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Phi Slamma Jamma

by Keith Barber

During the Bookmarks 2009 Festival of Books being held this Saturday in Winston-Salem, there will be a workshop that focuses not solely on the written word, but the transformation that occurs when words are spoken. “Slam Poetry: From Written to Spoken Word” will be held at 3:30 p.m. Saturday at the Garage, located at 110 W. 7 th St. Ismael Khatibu, the leader of the Piedmont Poetry Slam team, will serve as instructor. Khatibu hopes the workshop will help focus the spotlight on some of the many talented poets and slam artists in the area. “It’s about the transference of energy,” Khatibu said. “Energy is neither created nor destroyed, merely transferred. When someone comes to see a slam, that energy will be transferred and it will hopefully transform their lives. They will leave out of there with something that will help them in their daily lives.” Khatibu and longtime slam master Bob Moyer have endeavored to rebuild Winston-Salem’s poetry slam community brick by brick with monthly poetry slams at Krankies Coffeehouse off West 3 rd Street. After four competitions, Khatibu formed a team of talented writers and performers and traveled to the regional competition. Despite getting excellent individual performances, the team did not make the national competition. Eurydice White placed 10 th out of 62 competitors, and another team member, who simply goes by the moniker “Crosswordz,” finished in the top 20. Khatibu said the Charlotte team has set the standard for excellence by winning back-to-back national championships in poetry slam competition. “We’re trying to build up to that level,” he said. “There are a lot of talented people here in Winston-Salem, but they don’t even know what a poetry slam is.” So far, Khatibu and Moyer have assembled an impressive nucleus of poets and performance artists. Khatibu described White as perhaps the most talented slam artist in the area. White is also involved in a nonprofit arts initiative called “Gumbo” that holds regular performances at Krankies and other venues in the area. Khatibu praised Crosswordz for his willingness to listen and to constantly improve his poetry and writing technique. Team member Zac Hegwood recently left to pursue his education. As the only white member of the slam team, Khatibu said Hegwood brought a different perspective and tremendous writing talent to bear at competitions. Team member Nell Britton, a talented older performer, has served as a mentor to Khatibu. “I’ve learned a lot from her about being responsible to the community for what you do, and making your work impactful,” he said. “She helps out and gives me good advice on coaching and mentoring new members of the team. She’s the matriarch of the group.” In Terrance Nivens, Khatibu sees the future of the art of poetry slam. “At 17 years old, his command of the English language is amazing,” Khatibu said. “He has a very bright future, a very bright mind. A lot of people want to look down on the youth, but he is the perfect example of youth and what we have to look forward to.” At the heart of every poetry slam is the power of human experience, so Khatibu begins each competition with a plea to the audience. “I try to preface this when you start out at every event by saying, ‘You may not approve of everything you hear; you may not appreciate everything you hear, but all we ask is you extend your experience enough to grasp the poet’s experience and their idea of human possibility,’” he said. The purpose of Saturday’s workshop is to encourage writers and poets of all ages to take their thoughts and feelings from the page and transform them into a moment of truth on the stage, Khatibu said. “They will get something from the experience,” he said. “This is all about experience; experience brings stories and our stories are what bind us. Those are the building blocks of community — sharing stories.” Khatibu said the Piedmont Poetry Slam will diversify its lineup this fall with storytelling slams and other events to keep local audiences engaged. And that’s the key — keep the audience engaged. “There always has to be call and response,” Khatibus said. “There has to be a willing audience that wants to give something back. It’s about building a connection between the artist and the audience that can’t be broken.” Bookmarks annual Festival of Books is an annual free event held in Winston-Salem that focuses on both youth and adult literacy through readings, workshops, panel discussions, cooking demonstrations, and creative and interactive activities for children and teens. For further information, visit: bookmarksbookfestival.org.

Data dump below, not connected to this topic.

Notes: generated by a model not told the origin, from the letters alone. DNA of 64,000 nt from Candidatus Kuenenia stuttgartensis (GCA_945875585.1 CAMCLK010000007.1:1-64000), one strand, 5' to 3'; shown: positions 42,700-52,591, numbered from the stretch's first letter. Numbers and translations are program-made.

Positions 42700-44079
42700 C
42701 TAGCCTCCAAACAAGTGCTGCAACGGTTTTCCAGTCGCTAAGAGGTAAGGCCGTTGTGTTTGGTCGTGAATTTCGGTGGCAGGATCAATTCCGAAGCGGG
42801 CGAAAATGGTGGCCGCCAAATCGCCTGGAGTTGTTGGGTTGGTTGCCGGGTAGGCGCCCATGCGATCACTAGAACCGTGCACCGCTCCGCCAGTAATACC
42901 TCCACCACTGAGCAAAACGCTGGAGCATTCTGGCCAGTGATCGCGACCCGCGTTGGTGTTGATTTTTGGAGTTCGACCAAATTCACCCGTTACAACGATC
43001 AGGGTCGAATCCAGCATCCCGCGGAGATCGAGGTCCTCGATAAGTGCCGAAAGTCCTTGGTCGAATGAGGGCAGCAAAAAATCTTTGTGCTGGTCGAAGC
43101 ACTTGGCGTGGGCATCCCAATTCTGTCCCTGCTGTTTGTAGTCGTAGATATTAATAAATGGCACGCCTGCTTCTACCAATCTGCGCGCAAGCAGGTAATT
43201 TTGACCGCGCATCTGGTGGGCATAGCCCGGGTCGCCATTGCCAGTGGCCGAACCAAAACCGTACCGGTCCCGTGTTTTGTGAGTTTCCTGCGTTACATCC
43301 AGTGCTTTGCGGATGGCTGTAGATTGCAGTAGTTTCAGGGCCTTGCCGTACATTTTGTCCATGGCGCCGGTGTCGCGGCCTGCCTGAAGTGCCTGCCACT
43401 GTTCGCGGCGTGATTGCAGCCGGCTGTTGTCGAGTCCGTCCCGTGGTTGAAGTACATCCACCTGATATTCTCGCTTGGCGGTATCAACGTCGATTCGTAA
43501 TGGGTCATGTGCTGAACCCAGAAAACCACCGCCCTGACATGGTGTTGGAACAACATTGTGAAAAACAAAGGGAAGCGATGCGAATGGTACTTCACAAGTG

Ismael Katibu’s corps of slam poets perform at Bookmarks Festival ofBooks in Winston-Salem this weekend. (photo by Keith T. B arber)

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